The Tribeca Film Festival, founded eight years ago in the wake of the September 2001 terrorist attacks, is again trying to lift the morale of a city in crisis. Organizers, mindful of the U.S. recession, rising New York joblessness and a shorter roster of sponsors, have tried to include more comedies and uplifting stories for the April 22 to May 3 event and maintain free events such as outdoor movie screenings. The outdoor films have always been a powerful and fun community event, and so Tribeca's drive-in outdoor cinema is here to stay.
We are doing our part to help restore confidence, hope and inspiration during a time of uncertainty, Jane Rosenthal, a producer and co-founder of the festival, said in an April 9 interview. Arts and culture is certainly one way to do that.
This year's festival reflects the economic reality. The slate of feature films is down to 87 from 120 last year and 157 in 2007. Some of last year's signature sponsors, including General Motors Corp.'s Cadillac, Target Corp. and Yahoo! Inc., don't appear on this year's roster.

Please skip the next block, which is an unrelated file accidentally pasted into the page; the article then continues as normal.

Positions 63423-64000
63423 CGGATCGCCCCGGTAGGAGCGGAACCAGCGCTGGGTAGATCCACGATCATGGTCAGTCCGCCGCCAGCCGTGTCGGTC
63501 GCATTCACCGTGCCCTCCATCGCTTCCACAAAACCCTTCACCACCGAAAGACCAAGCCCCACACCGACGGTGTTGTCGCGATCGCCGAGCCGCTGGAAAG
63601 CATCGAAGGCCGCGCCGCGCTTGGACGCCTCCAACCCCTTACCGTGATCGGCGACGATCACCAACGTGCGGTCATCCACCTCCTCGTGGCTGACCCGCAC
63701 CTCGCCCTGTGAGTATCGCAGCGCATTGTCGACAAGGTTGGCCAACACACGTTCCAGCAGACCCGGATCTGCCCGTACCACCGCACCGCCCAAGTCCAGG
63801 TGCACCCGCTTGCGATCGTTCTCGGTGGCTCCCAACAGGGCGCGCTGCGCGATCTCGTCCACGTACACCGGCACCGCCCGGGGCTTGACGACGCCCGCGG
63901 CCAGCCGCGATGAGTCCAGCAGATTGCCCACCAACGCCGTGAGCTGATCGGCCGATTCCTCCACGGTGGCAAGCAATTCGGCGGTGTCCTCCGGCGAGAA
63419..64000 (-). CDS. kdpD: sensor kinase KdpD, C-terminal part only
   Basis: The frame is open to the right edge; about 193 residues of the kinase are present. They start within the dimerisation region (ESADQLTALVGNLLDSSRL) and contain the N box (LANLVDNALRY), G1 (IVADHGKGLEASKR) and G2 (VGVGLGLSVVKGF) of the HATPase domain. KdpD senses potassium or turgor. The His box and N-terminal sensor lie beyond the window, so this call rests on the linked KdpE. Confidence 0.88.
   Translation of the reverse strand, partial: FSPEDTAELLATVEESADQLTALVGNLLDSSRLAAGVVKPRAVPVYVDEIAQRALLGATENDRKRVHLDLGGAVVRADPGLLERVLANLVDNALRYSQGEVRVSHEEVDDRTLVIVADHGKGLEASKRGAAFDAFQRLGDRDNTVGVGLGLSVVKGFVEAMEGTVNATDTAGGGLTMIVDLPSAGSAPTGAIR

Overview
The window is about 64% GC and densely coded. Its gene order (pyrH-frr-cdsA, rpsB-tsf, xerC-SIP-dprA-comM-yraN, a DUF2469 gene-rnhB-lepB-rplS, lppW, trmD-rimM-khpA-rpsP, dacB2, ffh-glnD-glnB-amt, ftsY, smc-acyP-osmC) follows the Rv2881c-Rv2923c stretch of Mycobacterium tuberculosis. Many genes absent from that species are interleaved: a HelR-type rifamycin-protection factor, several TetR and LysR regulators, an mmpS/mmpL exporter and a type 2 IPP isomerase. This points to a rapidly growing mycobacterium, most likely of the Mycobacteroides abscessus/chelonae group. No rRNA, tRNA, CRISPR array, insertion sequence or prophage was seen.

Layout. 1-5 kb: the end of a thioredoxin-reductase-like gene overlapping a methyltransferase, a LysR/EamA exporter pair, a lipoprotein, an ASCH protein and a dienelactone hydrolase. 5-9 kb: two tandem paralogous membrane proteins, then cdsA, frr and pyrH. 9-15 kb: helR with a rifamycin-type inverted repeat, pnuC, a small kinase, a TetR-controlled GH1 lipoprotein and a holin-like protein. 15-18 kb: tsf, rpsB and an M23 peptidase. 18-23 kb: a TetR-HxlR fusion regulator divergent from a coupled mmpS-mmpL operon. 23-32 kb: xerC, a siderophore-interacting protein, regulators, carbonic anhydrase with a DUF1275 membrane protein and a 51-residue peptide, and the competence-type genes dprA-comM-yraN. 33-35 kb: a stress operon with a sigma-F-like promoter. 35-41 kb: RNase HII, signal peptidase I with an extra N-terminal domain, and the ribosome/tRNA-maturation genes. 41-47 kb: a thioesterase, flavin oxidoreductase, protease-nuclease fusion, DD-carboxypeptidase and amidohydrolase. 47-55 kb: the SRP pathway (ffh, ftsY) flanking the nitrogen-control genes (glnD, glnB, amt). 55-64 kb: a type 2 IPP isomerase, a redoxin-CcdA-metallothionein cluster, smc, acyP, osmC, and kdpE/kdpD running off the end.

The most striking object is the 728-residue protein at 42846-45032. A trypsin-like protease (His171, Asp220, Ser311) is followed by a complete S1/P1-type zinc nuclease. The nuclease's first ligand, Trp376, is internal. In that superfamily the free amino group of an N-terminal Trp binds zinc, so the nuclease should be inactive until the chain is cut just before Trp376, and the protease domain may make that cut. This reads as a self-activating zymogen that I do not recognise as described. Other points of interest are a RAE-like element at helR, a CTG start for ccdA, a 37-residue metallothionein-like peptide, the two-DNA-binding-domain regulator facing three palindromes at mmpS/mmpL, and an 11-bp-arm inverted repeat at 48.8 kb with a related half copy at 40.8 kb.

Unemployment in New York City, at 8.1 percent, jumped a record 1.2 percentage points in February from January to reach the highest level since October 2003, the state Labor Department said last month. The city may lose 250,000 more jobs before the recession ends, Comptroller William Thompson estimated in March, out of a working population of 3.67 million.
Although it's a thinner, leaner festival this year, I think it'll be an even stronger program, Rosenthal said. Hopefully you can look to movies for inspiration and hope and to build trust in humanity again.
That was the motivation in December 2001, when Robert De Niro, Rosenthal and her husband Craig Hatkoff announced the festival in the aftermath of the attack on the World Trade Center and a drop in local filming activity. Since then, the Tribeca Film Festival has taken its place as a legendary film event, and has become a staple New York experience. It's outdoor movie screenings attract thousands of locals and visitors alike, giving the New York community the opportunity to join together in a celebration of film.
Excerpt from "Tribeca Festival Bets Woody Allen Will Boost Event (Correct)" by Sarah Rabil. Read full article at: http://www.bloomberg.com/apps/news?pid=20601088&sid=a4Wrnr2T2orQ&refer=muse